Garybsmith

Trading, Golf, General thoughts. Not necessarily in that order.

Month: July, 2012

The lunacy of Olympics frustration

Like the vast majority of you, I’ve been watching the Olympics both online and televised.  And yes, I’ve found the “embargoing” of some of the premier events to be both silly and frustrating.

But, if I’m reading the press correctly, there’s a lot of people spending a good deal of time venting about their frustration:  the hastag #NBCfail is apparently  very popular.

This always makes me wonder if people have enough to do during the day.  Yes, I also wish I could have watched the Phelps 400IM in real-time.  But, NBC dictated I couldn’t.  I wasn’t happy about it, but that was it.  It was on when it was on.

But, folks are taking to the streets like they were when much of the DC area lost power.  They’re outraged!

But, my gosh, it’s just a sporting event.  Yes, it’s interesting.  Yes, it’s filled with drama.  And yes, it’s very enjoyable.

But, not watching EXACTLY WHEN THE ACTION OCCURS?  In my list of things to worry about, that ranks about #1237.

 

 

 

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Missing the old days of the Olympics

The Olympics started in earnest today, and I’ve been spending the morning watching tennis, cycling, swimming, and even a bit of the air rifle.  All on-line via my Ipad

I also spent about 10 minutes reviewing the day’s schedule and then 15 minutes setting my DVR to record stuff throughout the day.

Frankly, it’s exhausting.  In fact, there should now be an Olympic sport just for watching the events, never mind participating.

Now, obviously I’m a fan of the games, but I kind of miss the old days of Olympic telecasts.  Young folks might not remember, but there was a time when the only sports you saw were what the network decided to show you from 8 to 11PM.  You loved fencing?  Sorry, you were out of luck.   Skeet shooting?  Uh…no.  Ditto, cycling, judo, canoe, soccer, and the thousand other sports offered today.

In fact, other than track & field, swimming, and gymnastics I really can’t remember seeing any other Olympic sports until about 1988.

On the flip side, though, there weren’t any decisions to make.  If you liked the Olympics, you watched.  If you didn’t, you watched something else.

Now, I need an excel spreadsheet (which the NBC Olympic apps pretty much give you), to figure out when and where I’m going to watch.  And while I appreciate all the choices, I really think it’s too much.

But, naturally I’ll tune in.  China’s squaring off against Malaysia in the mixed doubles badminton this morning.  I don’t want to miss it.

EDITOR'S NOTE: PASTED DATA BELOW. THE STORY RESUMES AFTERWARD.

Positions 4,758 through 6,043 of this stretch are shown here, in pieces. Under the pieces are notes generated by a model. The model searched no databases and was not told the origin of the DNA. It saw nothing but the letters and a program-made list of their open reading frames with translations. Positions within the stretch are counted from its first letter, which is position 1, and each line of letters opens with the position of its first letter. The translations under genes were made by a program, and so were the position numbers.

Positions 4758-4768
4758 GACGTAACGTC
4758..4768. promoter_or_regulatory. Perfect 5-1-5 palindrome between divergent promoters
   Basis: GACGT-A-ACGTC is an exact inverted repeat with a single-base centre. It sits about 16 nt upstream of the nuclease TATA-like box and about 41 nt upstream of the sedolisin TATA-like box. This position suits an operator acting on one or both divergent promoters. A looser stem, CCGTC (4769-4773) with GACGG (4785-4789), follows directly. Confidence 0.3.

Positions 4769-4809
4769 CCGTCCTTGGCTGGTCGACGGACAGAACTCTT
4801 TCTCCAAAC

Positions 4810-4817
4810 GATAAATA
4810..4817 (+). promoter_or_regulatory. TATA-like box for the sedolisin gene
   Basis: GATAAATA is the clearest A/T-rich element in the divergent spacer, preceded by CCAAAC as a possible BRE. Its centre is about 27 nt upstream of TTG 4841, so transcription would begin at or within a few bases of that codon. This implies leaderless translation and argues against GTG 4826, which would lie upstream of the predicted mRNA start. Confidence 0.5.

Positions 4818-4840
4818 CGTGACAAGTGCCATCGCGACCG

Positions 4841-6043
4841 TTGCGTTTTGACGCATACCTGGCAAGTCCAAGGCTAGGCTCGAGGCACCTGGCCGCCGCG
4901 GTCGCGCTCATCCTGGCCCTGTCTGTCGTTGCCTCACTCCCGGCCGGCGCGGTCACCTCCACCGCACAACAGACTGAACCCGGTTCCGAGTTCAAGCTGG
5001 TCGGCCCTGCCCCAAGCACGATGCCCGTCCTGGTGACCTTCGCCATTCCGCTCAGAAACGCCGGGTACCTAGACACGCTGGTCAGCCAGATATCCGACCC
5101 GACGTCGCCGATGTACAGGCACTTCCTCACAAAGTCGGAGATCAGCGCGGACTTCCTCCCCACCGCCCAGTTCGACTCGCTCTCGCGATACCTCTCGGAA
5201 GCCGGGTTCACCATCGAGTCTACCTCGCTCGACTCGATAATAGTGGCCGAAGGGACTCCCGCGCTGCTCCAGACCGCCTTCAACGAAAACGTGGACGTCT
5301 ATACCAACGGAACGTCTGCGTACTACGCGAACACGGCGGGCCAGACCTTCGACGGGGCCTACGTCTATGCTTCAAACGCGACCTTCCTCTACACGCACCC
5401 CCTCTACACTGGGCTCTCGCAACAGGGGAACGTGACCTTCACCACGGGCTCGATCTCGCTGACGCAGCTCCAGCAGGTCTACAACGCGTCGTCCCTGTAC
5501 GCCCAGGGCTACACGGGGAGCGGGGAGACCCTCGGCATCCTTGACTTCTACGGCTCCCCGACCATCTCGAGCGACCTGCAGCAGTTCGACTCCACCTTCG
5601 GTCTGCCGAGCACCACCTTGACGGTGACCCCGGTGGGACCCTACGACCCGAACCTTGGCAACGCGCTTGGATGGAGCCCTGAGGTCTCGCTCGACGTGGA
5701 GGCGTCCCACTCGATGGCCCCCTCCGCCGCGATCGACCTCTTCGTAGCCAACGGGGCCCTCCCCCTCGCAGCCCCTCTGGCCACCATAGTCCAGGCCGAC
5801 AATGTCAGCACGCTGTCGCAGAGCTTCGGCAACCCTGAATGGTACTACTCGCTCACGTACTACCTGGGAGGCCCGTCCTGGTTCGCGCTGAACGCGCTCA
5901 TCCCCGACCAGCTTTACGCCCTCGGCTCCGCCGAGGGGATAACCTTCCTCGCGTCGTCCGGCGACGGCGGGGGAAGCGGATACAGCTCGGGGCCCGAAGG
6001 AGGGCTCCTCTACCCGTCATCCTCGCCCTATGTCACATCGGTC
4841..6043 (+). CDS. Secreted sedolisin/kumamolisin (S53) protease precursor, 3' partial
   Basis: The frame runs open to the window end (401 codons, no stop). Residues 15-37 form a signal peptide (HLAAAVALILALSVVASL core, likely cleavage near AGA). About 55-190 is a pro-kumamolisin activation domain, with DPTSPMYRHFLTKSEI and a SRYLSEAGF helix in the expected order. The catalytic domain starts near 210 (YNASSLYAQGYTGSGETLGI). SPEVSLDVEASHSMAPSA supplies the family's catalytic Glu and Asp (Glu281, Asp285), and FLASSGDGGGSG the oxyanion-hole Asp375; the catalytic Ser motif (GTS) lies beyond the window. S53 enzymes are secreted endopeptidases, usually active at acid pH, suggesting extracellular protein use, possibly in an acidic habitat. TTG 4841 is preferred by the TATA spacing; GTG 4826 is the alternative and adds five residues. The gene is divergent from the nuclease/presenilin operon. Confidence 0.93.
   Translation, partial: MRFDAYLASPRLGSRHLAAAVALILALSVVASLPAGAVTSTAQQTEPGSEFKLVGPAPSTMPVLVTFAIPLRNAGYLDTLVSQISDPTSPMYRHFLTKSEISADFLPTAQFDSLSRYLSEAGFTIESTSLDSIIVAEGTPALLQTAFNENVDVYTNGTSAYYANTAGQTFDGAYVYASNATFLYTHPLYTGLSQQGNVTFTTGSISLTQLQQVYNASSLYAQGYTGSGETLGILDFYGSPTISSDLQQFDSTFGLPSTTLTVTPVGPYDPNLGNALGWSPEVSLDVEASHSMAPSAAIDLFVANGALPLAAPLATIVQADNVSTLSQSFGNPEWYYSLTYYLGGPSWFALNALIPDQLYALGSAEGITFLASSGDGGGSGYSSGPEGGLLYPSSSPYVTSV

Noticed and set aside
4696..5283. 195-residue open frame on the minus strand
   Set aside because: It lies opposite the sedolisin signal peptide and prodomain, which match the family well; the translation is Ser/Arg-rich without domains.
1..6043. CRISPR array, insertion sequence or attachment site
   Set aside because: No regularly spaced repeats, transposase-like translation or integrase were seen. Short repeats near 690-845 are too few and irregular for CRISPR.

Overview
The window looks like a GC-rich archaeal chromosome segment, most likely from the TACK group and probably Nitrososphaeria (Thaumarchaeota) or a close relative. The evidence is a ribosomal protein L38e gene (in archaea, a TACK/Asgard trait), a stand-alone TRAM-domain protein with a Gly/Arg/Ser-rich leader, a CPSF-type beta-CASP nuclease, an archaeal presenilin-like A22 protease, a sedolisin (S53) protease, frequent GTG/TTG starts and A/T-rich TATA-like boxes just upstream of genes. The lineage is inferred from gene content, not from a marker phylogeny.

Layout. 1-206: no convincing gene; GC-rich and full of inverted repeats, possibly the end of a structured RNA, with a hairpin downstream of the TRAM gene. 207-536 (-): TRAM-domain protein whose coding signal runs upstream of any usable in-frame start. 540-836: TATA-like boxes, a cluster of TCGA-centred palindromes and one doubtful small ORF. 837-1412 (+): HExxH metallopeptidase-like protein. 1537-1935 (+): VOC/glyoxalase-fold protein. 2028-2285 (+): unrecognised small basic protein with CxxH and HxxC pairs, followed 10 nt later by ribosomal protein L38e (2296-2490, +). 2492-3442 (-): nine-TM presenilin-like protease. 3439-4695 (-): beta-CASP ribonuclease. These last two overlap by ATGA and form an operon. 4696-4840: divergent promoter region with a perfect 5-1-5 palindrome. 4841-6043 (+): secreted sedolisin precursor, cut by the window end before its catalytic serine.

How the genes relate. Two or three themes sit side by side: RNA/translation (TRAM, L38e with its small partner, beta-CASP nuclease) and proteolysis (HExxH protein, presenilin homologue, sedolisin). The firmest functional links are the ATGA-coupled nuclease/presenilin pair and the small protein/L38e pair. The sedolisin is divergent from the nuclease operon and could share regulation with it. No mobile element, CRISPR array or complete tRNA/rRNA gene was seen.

Unsentimental

My daughter’s car was broken into a few nights ago and, of course her purse (lying on the front seat) was stolen.

Canceling the credit cards, getting a new driver’s license, and all the other stuff is a real pain in the ass, but she was more heartbroken that the purse itself — the first “big ticket” item she had ever bought — was stolen.  That, and a ring her boyfriend had given her.  Sentimental stuff that had her in tears.

Naturally, I was consoling, but I kind of felt like that villain in the one of the James Bond movies who couldn’t feel any pain:  I can’t think of one item I’d lose where I’d even think of shedding a tear.

I mean we had a fire that took the whole house down a few years ago, but once I had my laptop I was fine.  Other stuff — the odd photo album, a few paintings, a decent watch — I really didn’t care.

Oh, there’s a few things I scramble for if they go missing.  Nancy gave me a silver pendant of  the Madonna del Ghisallo (the patron saint of cyclists), after I was t-boned by a car.  I never take it off and I was frantic for a few days when it mysteriously went missing (It fell off when I was wrestling the dogs. )

But, even then, I wasn’t heartbroken and figured I’d just replace it in the next week or so.

I guess in the end, all this would make me a good candidate for witness protection: I could literally pack up in 15 minutes and be out the house with no regrets.  Well, maybe I’d bring Nancy.  And the dogs.

 

The evolution of a “watch guy.”

For the better part of the last 15 years, I’ve been a “watch guy.”  You know, the kind of man who took pride in having a nice (read: expensive) watch.  I wasn’t particularly proud of this trait, but I did like having something nice on my wrist.

Now “nice” wasn’t something in the 5 figure range.  But, it was a very solid Chopard in the mid 4-digit area.

However, after about 10 years of solid effort, it simply refused to work.  So, I dutifully took it to the nearest “Chopard Service Center”….who then turned around and sent it to Chopard.  So much for customer service.

Four weeks rolled around, and I finally got a call telling me it’d be $490 to fix my watch.

Now in the past, I guess I would have paid that.  Figured it was the price for having something nice.  Kind of like taking Nancy’s old Jaguar in for service, which usually required a small homeowners loan every 6 months.

But, given that we are “on the cheap” like a lot of other people, I politely declined.  Instead, I scouted around and found a perfectly good Timex that was 1/10th the price of the Chopard…repair!